Whirlpool Secures Partial Victory in New Jersey Supreme Court Case: “Throw-Out” Rule Unconstitutional When Applied to Sales in States without Income Tax

August 4, 2011

 By Paul Masters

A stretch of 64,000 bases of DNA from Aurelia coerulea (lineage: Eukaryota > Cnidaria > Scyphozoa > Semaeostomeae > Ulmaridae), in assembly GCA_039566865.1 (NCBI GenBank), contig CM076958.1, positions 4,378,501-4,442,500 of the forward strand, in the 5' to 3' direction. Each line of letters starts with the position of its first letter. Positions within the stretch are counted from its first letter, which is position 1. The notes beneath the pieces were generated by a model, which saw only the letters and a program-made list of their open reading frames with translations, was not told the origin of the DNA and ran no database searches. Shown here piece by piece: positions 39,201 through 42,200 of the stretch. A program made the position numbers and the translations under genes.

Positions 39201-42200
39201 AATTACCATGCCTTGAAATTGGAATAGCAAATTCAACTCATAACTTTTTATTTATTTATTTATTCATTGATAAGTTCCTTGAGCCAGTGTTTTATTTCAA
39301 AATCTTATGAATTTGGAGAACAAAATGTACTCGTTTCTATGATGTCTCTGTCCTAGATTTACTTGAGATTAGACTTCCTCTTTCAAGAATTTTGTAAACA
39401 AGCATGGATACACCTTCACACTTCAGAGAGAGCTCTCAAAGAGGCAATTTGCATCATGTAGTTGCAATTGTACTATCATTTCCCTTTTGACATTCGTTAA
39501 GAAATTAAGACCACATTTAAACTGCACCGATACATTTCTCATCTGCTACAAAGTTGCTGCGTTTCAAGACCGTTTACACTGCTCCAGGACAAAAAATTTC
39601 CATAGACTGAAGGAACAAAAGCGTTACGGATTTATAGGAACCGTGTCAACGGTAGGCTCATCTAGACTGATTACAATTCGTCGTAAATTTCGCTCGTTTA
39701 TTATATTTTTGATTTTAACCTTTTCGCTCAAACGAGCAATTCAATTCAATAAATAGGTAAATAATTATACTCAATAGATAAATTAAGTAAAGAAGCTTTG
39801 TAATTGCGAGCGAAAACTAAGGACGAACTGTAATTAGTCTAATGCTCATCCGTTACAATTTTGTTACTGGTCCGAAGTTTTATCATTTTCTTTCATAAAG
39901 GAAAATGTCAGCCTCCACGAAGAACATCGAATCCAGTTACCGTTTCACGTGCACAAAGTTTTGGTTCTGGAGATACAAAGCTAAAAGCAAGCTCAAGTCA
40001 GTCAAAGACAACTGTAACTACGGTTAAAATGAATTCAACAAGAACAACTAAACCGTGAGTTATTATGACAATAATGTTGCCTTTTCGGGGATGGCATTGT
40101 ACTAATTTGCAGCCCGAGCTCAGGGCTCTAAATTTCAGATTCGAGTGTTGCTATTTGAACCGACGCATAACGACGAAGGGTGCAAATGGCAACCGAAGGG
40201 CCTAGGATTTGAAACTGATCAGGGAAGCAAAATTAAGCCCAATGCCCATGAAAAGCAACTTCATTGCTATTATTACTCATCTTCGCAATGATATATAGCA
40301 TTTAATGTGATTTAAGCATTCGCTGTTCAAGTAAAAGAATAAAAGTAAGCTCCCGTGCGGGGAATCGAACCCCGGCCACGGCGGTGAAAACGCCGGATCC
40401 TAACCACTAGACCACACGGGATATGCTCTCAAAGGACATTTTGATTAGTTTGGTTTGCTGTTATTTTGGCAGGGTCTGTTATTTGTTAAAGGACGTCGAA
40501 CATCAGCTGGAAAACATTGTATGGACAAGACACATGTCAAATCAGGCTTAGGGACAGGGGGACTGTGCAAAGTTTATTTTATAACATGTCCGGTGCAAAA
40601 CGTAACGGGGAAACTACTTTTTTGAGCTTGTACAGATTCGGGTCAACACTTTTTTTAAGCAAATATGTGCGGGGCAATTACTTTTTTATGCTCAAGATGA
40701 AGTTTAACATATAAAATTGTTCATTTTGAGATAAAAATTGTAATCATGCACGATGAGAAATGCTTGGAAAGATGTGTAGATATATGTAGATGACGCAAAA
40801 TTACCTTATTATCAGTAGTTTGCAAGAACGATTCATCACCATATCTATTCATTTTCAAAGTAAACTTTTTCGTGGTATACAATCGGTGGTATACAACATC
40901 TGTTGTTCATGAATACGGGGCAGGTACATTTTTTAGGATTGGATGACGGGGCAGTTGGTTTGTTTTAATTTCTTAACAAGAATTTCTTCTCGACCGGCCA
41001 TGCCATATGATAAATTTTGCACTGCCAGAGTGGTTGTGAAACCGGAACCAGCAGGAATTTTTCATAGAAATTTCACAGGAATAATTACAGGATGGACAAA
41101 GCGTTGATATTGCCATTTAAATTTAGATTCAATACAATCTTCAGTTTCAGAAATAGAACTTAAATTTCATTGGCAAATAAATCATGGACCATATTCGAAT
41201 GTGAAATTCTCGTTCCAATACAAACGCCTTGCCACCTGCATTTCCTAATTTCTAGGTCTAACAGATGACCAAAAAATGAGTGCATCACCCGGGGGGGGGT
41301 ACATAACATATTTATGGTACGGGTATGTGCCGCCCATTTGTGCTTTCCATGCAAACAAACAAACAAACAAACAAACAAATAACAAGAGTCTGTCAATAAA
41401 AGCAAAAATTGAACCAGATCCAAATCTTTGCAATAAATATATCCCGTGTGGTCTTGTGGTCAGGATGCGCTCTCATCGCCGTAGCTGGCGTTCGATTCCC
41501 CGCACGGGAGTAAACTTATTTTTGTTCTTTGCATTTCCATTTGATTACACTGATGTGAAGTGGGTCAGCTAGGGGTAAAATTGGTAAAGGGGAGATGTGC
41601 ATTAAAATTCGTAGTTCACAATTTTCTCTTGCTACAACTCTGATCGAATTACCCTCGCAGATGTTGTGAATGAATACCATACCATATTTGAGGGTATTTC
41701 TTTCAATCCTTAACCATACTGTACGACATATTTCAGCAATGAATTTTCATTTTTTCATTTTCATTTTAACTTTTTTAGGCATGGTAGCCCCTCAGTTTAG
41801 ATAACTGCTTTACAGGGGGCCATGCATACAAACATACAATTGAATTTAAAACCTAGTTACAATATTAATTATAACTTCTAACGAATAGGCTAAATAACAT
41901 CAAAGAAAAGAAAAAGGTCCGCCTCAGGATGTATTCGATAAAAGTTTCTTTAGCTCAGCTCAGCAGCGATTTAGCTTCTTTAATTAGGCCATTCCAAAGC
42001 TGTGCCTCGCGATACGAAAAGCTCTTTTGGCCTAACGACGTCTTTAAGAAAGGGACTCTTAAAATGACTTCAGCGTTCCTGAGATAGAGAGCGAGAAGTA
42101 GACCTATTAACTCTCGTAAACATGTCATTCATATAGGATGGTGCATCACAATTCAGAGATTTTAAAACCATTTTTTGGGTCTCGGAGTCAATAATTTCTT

The long-contested constitutional issue concerning the New Jersey throw-out rule has finally culminated in a New Jersey Supreme Court decision recognizing the general constitutionality of the rule, but for its application to sales receipts attributable to states that choose not to impose an income tax. But first, we summarize what this decision did not do. The decision did not address in any significant way the current challenges to nexus that the states confront. Rather, the decision reaffirmed existing federal law, 15 U.S.C.A. §§ 381-84 (commonly referred to as “P.L. 86-272”), and looked to well-grounded constitutional law by the United States Supreme Court. Cases regarding nexus continue to move forward, with KFC reaching an unfavorable decision at the Iowa Supreme Court, on petition for a writ of certiorari at the United States Supreme Court, and Texas also in that mix with the current Taco Bell litigation (examining whether Taco Bell has nexus with Texas by sending a third-party to inspect its Texas franchisees). However, the decision does push back against state attempts to expand its tax base, by placing a firm limit on expansion where a state is able to claim and tax revenue from another state because such state, such as Nevada, has elected not to impose an income tax on activities in which the constitutional nexus standard has been reached.